You can either sit and wait and see. Or you can reach for a history book and calculate how long it generally takes a truly socialist society to get there.

The Many Downsides of Socialism

Writing for Bloomberg, the hand-wringing Professor Noah Smith is both sympathetic and worried about the putative resurgence of socialism:
Observing the disaster that is Venezuela, many free-market proponents are inclined to say that socialism always fails. To bolster their claim, they can also point to the Soviet Union, to North Korea, or to Vietnam and China before those countries implemented free-market reforms. Those self-described communist systems generated vast poverty and famine… defenders of socialism have their own historical examples to cite. … Though one can quibble over the definition of the word “socialism,” there’s little question that the so-called social democracies of Denmark and Sweden offer some of the world’s highest living standards.
That being said, even Smith is concerned that advocates of socialism don’t understand the risks of too much government. He cites a couple of examples, including the failure of price controls and how India suffered from statism before initiating reforms in 1991.

But his comments about the United Kingdom and the Thatcher reforms may be the most important because the Brits actually did try real unalloyed socialism, i.e., government ownership of the means of production:
… the U.K. provides a cautionary tale. After World War II, the U.K. nationalised industries like steel, coal, aviation, electricity, rail transport and some manufacturing. But the British economy lagged behind its continental European peers during the midcentury. Manufacturing and transportation especially stagnated. By the time Margaret Thatcher became prime minister in 1979, both France and Italy were richer in per capita terms… Thatcher unleashed a wave of privatisation, along with other free-market policies. Britain…growth accelerated, and by 1997 it had caught up and passed France and Italy.
Here’s a chart from his column showing how the U.K. fell behind when it was socialist, but then regained the lead following pro-market reforms.

Professor Smith’s cautionary words are noteworthy since he (based on having read dozens of his columns) leans to the left.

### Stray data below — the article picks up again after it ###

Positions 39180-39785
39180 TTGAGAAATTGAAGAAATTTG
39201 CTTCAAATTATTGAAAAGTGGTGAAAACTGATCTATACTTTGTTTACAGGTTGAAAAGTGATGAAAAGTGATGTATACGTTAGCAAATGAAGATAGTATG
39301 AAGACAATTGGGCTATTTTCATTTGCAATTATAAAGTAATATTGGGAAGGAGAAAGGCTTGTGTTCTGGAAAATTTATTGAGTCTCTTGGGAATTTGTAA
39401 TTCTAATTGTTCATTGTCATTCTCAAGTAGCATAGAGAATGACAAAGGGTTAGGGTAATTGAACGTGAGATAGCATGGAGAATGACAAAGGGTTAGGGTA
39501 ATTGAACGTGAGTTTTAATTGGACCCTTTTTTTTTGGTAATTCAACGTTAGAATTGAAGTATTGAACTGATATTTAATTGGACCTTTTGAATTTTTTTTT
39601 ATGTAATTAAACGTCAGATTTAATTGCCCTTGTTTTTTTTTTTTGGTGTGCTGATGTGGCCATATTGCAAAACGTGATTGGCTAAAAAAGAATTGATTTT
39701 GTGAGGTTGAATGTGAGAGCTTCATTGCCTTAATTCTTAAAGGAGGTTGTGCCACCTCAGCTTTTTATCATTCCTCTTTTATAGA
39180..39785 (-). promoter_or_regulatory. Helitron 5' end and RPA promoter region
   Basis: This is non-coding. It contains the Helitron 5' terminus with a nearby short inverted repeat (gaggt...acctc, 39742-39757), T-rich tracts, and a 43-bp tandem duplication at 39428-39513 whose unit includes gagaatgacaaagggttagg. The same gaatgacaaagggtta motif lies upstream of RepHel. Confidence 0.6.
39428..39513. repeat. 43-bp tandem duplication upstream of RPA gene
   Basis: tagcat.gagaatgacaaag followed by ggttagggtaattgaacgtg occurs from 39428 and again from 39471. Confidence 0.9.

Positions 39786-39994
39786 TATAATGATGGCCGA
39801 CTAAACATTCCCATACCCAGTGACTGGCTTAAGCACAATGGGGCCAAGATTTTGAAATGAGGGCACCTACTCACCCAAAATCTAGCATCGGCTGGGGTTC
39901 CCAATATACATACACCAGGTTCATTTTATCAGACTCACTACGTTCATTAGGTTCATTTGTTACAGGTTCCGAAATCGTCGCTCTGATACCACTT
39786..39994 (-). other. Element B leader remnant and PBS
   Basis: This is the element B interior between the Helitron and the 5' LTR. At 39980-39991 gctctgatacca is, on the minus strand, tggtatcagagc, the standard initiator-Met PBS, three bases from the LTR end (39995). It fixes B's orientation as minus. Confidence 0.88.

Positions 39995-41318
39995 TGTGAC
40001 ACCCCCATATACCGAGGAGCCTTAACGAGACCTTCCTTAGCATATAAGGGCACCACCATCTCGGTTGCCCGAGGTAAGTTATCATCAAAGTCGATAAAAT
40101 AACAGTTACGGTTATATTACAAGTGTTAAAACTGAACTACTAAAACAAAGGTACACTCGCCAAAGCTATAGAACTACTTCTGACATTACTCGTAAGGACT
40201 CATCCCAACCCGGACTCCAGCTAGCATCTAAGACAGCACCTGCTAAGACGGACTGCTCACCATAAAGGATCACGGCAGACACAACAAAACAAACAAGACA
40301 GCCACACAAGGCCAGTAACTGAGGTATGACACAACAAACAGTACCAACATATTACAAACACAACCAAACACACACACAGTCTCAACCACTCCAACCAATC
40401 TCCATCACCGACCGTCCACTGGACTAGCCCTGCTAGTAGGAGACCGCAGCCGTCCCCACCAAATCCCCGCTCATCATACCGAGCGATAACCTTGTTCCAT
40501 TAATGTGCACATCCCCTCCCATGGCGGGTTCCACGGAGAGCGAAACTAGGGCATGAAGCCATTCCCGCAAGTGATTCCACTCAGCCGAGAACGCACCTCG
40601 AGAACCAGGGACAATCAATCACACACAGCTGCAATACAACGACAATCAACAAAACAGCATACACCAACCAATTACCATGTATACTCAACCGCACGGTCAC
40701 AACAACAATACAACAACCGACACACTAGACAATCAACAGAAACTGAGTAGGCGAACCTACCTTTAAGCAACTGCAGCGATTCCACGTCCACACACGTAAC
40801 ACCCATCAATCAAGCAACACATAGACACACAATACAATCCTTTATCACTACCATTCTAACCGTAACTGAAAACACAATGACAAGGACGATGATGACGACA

And here’s another criticism of socialism, this time from an unabashed liberal (in the modern sense of the word, not classical liberalism). Bill Scher has a withering review of a new book by a group of socialists:
Felix Biederman, Matt Christman, Brendan James, Will Menaker and Virgil Texas—of the socialist, satirical podcast 'Chapo Trap House'… make bank by selling you a candy-coated version of socialism, one that may offend real socialists even more than liberal gruel-peddlers like myself. …The indoctrination begins with a condemnation of America’s containment of Soviet communism. …“Who cares?” if the Soviets won the Cold War, they write. … After blaming American-led capitalism for the world’s ills, the authors take aim at their favourite target: liberals. … In their evisceration of liberals and establishment Democrats, we get the usual left-wing criticisms of the Barack Obama and Bill Clinton presidencies… The Chapo crew’s romp through the history of feckless liberalism doesn’t stop with Obama and Clinton. Jimmy Carter is slammed… Lyndon Johnson is excoriated… Not even Franklin Delano Roosevelt escapes.
By the way, I can’t resist interjecting to point out that socialists had good reasons to condemn Bill Clinton’s presidency. After all, economic freedom increased during his tenure, though I suppose they also should be free to criticise other Democratic administrations for the supposed sin of not moving to the left at a faster rate.

The conclusion of Scher’s review however is brutal: